Reeling from the Covid-19 crisis, online car retailer Carvana received $2 billion from Ally Financial to sustain its car loan business. Carvana’s shares, which had nosedived more than 70% since Covid-19 erupted in the U.S., bounced back more than 50% on the news.
Ally is Carvana’s main financial affiliate and supports the retailer’s in-house auto finance program by buying loans that Carvana makes to consumers. Ally’s decision commits “up to $2.0 billion of capacity for the purchase of finance receivables over the next 12 months” and will “broaden the set of customers covered” by its contract with Carvana, according to a statement.
The new agreement increases Ally’s purchase commitment by about $1.6 billion, according to a March 24 filing with the U.S. Securities and Exchange Commission.
Carvana, like the rest of the automotive industry, has been hit hard by the Covid-19 outbreak as consumers put major purchases on hold.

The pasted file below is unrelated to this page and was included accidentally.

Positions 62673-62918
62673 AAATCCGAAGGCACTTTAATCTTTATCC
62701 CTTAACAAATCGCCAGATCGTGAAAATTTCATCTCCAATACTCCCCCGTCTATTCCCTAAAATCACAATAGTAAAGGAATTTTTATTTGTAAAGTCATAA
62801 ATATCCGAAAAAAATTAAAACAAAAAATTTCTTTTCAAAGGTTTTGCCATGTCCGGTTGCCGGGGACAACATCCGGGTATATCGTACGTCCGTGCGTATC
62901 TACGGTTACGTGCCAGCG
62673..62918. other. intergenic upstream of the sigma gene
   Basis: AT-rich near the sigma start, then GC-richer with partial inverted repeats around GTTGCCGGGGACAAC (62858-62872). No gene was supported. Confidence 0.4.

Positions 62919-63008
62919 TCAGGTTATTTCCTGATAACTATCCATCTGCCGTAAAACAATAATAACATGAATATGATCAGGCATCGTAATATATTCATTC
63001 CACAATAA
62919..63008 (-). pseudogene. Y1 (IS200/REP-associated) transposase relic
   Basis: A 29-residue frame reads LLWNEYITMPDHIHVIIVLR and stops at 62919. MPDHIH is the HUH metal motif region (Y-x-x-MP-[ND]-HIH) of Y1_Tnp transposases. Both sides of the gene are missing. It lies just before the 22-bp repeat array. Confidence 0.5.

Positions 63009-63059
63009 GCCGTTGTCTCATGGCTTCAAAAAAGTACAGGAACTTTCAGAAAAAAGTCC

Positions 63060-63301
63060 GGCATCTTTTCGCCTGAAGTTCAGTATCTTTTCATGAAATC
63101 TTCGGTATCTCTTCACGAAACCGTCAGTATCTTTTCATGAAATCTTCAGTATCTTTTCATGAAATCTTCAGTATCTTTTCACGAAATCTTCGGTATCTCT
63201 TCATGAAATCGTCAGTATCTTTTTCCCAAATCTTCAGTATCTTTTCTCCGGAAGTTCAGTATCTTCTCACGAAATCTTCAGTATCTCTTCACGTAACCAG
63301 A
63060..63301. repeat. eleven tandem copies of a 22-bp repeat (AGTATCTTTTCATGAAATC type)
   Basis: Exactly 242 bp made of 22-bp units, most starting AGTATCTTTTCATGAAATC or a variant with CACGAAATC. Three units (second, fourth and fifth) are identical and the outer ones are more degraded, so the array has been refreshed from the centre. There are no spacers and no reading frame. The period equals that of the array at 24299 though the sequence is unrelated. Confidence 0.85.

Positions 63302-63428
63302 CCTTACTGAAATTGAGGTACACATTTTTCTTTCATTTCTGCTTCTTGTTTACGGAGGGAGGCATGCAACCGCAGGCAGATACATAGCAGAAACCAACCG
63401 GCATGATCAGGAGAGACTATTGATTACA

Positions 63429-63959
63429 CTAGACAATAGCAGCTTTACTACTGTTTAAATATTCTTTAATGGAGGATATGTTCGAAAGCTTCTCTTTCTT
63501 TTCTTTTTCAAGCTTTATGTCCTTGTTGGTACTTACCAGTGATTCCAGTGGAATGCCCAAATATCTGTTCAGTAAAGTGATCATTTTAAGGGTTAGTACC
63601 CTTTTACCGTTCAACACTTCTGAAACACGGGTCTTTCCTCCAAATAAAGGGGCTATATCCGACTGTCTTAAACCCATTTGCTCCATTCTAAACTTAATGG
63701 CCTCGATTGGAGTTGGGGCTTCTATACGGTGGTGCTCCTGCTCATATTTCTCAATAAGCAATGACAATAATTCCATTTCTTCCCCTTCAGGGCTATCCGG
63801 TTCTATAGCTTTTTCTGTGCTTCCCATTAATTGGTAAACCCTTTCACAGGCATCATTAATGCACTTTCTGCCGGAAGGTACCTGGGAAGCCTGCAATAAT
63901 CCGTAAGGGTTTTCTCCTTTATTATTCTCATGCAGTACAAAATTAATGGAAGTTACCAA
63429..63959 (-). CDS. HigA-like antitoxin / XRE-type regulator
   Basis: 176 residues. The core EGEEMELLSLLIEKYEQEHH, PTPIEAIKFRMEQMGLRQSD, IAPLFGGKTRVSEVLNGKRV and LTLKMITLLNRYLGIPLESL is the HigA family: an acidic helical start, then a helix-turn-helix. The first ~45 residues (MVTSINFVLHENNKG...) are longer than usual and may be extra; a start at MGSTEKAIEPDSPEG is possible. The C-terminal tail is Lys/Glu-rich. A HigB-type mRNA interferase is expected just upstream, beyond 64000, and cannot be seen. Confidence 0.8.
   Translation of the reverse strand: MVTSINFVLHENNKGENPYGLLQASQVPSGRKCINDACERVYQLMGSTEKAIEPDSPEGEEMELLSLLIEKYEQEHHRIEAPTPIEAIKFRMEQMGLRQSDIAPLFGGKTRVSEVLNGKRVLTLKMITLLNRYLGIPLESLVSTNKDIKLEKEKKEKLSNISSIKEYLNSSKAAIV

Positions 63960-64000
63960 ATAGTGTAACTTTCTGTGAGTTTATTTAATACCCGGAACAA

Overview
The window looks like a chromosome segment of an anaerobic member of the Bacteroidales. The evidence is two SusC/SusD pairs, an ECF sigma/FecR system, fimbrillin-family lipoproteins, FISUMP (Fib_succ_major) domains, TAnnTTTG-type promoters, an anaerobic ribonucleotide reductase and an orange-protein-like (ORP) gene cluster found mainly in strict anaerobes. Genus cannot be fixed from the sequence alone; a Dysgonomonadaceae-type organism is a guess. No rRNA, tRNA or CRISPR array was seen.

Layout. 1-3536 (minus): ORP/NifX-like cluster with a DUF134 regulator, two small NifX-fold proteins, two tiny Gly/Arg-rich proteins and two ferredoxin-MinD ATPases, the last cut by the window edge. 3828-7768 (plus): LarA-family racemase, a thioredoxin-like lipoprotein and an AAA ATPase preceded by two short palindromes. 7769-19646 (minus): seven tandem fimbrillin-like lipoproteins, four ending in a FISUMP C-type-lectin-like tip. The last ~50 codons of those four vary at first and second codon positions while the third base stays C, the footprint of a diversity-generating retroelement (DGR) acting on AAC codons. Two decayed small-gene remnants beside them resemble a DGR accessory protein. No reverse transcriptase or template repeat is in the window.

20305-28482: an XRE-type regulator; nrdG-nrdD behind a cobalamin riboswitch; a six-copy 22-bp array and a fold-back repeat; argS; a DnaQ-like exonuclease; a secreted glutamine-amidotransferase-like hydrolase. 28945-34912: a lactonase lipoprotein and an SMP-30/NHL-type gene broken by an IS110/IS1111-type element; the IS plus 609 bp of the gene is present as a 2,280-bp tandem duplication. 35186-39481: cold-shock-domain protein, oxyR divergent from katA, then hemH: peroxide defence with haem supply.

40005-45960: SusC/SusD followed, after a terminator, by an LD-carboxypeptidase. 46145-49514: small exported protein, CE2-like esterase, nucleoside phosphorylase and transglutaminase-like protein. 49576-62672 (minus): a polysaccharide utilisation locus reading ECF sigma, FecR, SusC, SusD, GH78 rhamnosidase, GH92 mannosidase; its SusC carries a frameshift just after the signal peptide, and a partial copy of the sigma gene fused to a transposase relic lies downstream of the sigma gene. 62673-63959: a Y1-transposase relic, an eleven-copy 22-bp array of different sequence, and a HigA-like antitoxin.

In a way, Carvana’s approach was already geared to the crisis. The company already offers a “touchless” purchase process wherein buyers can buy a car online and have it delivered to their doorstep. But the company has also made some changes, including temporarily closing some of its trademark car vending machines.
Carvana’s in-house loans cater to low-credit customers. The company doesn’t require a minimum credit score and will give loans to customers making as little as $10,000 per year.
If Ally’s agreement allows Carvana to “broaden the set of customers,” Carvana may be able to further lower the income threshold for its car loans. That could help the company reach buyers who’ve lost work due to the crisis.
Carvana did not respond to the AIM Group’s request for comment.
The Ally announcement couldn’t have come at a better time for Carvana. Right before Covid-19, the company released a financial report that predicted drastically reduced revenue growth in 2020 and meager improvement on its per-car sales margins.